seaView V3 provides a cutting-edge user interface for the setup and operation of Impact Subsea sensors including our underwater AHRS.
Underwater AHRS – seaView Software Introduction
Hi! I’m Ben and in this video we’re going to look at the ISM3D application in seaView V3.
When you first run seaView you’ll be presented with this window here. On the left hand side of the window we have a list of applications within seaView. On the right hand side of the window we have a list of all the communication ports on your computer and network connections.
In the middle of the screen are any devices or sensors that have been automatically detected. When seaView is first run it scans every com port, at every known baud rate, and your network connections, to find any Impact Subsea sensors that may be connected. This way they automatically show up.
In this instance here we have two sensors connected. We have the ISS360 sonar and the ISM3D sensor. If you look at the icon for the ISM3D you can see you get a number of extra bits of information such as the serial number, the firmware version and also how it’s connected. In this case we can see it’s connected via com port 5 at 9600 baud.
ISM3D application main screen
Double clicking on the ISM3D icon will take you into the ISM3D app. When you first enter the app you’ll find a display same as this. In the top left hand corner you’ve got your Heading and then you’ve got your Pitch and your Roll and you have a little graphic of the ISM3D.
In this instance here I’ve got the sensor with me here. You can see as I rotate it you can see the heading change and if I pitch it and if I roll it and pitch it you can see all the the values change there and the 3D model updates in real time to give you a good indication just, at a glance, how the sensor is sitting.
In the middle of the screen we have a graph of Heading, Pitch and Roll updating over time so you can see any movements in the centre and how it’s graphed.
On the left hand side of the screen we have a number of buttons the top one being the settings button if you click on that it’ll bring up the ISM3D settings page and the first page you’re taken to is the Connection page from here you can set the serial communications mode so this can be RS232, RS485 or RS485 terminated and you can set the baud rate of the sensor. You can also set the word length, parity and the number of stop bits.
Moving on to the next window, the setup window, this contains most of the settings for configuring the Heading, Pitch and Roll side of the sensor. Initially you can select the orientation, so the default orientation is to have the sensor mounted like this with the connector facing upwards.
You can also set it to be inverted or you can set it to be pitched or rolled over to suit how you’ve installed it on your vehicle. You can also input minor offsets on the Heading, Pitch and Roll to account for any inaccuracies in mounting on the vehicle. You can also set up any magnetic declination offsets and you can enable or disable inertial mode. You can calibrate the magnetometers and you can set up your turns counter from this window.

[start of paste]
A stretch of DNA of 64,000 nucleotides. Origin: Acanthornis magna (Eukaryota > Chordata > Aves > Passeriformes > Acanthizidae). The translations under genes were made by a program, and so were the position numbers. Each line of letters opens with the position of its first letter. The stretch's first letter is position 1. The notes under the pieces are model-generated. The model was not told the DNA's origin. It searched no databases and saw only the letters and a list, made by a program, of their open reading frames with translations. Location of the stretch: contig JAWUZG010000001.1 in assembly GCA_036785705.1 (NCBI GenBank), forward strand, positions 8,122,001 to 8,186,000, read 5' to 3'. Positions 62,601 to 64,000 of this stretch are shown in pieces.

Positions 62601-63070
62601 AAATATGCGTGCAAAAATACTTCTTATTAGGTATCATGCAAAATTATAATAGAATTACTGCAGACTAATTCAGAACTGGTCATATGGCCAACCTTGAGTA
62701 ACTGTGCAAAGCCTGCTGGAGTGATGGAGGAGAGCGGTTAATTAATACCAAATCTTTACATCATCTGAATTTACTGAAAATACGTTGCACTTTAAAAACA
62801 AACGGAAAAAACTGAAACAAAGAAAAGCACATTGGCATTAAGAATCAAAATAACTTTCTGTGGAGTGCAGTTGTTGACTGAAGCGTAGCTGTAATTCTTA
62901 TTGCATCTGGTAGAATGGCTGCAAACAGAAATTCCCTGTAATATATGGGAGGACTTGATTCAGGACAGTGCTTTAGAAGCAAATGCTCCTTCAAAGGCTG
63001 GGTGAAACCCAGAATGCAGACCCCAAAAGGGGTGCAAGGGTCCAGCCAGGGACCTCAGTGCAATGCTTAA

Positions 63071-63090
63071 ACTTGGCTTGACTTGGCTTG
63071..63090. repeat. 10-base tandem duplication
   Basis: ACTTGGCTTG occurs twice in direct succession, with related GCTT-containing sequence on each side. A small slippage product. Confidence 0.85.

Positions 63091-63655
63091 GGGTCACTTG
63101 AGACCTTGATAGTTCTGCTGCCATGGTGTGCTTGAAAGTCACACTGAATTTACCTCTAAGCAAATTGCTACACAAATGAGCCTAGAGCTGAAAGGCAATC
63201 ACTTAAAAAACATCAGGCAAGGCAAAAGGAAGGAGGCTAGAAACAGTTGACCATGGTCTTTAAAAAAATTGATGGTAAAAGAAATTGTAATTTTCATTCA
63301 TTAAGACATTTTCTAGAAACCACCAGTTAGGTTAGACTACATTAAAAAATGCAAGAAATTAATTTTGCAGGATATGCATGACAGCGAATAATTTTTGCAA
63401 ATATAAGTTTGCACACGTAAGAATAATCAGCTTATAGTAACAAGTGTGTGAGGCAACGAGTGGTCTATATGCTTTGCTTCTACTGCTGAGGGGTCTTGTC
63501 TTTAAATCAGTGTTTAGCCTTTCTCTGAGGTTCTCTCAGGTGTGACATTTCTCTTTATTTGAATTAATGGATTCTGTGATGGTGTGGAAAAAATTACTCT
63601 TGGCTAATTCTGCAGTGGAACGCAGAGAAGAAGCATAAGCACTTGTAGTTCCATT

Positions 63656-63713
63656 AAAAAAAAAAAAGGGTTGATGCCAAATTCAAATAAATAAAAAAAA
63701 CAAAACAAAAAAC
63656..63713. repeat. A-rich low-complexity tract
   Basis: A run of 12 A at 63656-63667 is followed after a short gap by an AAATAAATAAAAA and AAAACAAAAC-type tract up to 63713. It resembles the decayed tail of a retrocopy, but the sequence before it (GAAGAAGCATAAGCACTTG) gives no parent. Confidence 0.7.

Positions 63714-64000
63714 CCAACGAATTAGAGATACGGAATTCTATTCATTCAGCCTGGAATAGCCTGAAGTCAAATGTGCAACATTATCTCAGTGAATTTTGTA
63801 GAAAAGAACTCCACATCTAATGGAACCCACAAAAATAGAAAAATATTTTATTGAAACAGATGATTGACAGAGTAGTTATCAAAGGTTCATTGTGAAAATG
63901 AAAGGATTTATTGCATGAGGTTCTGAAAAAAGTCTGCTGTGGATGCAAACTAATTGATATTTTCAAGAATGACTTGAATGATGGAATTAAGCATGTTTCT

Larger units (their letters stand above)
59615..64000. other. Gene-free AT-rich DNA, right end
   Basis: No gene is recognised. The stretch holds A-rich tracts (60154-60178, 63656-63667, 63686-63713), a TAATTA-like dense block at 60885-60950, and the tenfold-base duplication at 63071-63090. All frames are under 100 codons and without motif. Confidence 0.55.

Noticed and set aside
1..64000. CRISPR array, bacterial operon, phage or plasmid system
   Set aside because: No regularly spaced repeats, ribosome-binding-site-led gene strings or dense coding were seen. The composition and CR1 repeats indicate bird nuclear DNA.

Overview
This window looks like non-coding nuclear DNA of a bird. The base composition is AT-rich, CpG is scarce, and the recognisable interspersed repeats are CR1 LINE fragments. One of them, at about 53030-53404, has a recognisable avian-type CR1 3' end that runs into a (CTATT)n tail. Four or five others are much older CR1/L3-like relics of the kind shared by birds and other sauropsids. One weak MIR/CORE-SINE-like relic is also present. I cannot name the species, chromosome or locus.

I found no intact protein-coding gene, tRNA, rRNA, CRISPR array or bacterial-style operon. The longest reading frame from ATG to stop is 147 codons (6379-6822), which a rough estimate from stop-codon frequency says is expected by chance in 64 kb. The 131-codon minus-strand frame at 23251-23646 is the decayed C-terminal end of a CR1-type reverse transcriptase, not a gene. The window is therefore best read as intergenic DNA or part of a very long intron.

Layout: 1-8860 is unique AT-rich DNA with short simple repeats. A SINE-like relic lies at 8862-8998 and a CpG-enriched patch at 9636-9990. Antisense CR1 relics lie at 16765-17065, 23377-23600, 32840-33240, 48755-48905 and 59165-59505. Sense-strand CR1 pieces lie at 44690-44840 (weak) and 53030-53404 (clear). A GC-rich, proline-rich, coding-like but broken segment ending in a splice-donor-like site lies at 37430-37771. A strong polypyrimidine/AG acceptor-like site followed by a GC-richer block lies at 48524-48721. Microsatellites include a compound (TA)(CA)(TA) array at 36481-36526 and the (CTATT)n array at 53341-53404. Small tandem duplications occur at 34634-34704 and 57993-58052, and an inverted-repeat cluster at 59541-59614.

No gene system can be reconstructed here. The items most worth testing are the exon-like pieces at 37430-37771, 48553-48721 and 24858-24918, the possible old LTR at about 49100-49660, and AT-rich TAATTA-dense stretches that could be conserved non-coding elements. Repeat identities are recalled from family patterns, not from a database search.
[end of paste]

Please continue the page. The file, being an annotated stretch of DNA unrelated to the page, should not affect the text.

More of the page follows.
The last tab in the settings is the output string. When not running into the seaView software you can select the output string that the sensor should output. This is the ASCII string. There’s a number of Impact Subsea strings which are detailed in the ISM3D manual and there’s also a number of other industry standard strings allowing the ISM3D to emulate pretty much any other Underwater AHRS sensor in the market.
If you require a string which is not in there already you have the option to implement a custom string, where you can create a new string, copy a string and edit it, basically create an output string to exactly meet your requirements.
You can then enable the output string and define how many times per second it should be output and you can also enable the interrogation string and this is basically if you want to command an output string from the ISM3D.
When you click the green tick ‘Ok’ button all these settings will be saved to the ISM3D firmware and they will remain there forevermore regardless of power cycling until you next go into seaView and connect to the ISM3D and make another settings change. If you don’t want to apply any of the settings changes that you’ve made just click the ‘Cancel’ button.
Recording Underwater AHRS Readings
Going back to the main screen again we’ve covered the settings and the next one is record so if you click this button it’ll record and time stamp all of the readings from the ISM3D to a csv file and there’s also a clear graph button if you click this it basically wipes the graph and it’ll start updating again.
Underwater AHRS Display options
There’s also display options button and if you click this you can decide what you want to have on screen at any one time. For example you could turn off the graph, you could turn off the 3D model, so you just get Heading, Pitch and Roll, or you could turn them back on. You could also enable the turns counter and that will count the number of turns around whichever axis
you’ve defined – Heading, Pitch or Roll.
One other thing I’ll show you, here on the right hand side of the screen you’ve got a graph option button. If you click that you can change a number of display properties of the graph on the screen and you can turn off the fill, you can invert x or y axis, you can have points for every single reading that it’s taken, basically set up a display to match what you’d like to see on screen.
That’s the ISM3D application in seaView Software V3, if you have any questions regarding this please do not hesitate to contact us at email@example.com
Take a look at the ISM3D Product Page: ISM3D Underwater AHRS
Watch seaView Software overviews on our other sensors: YouTube playlist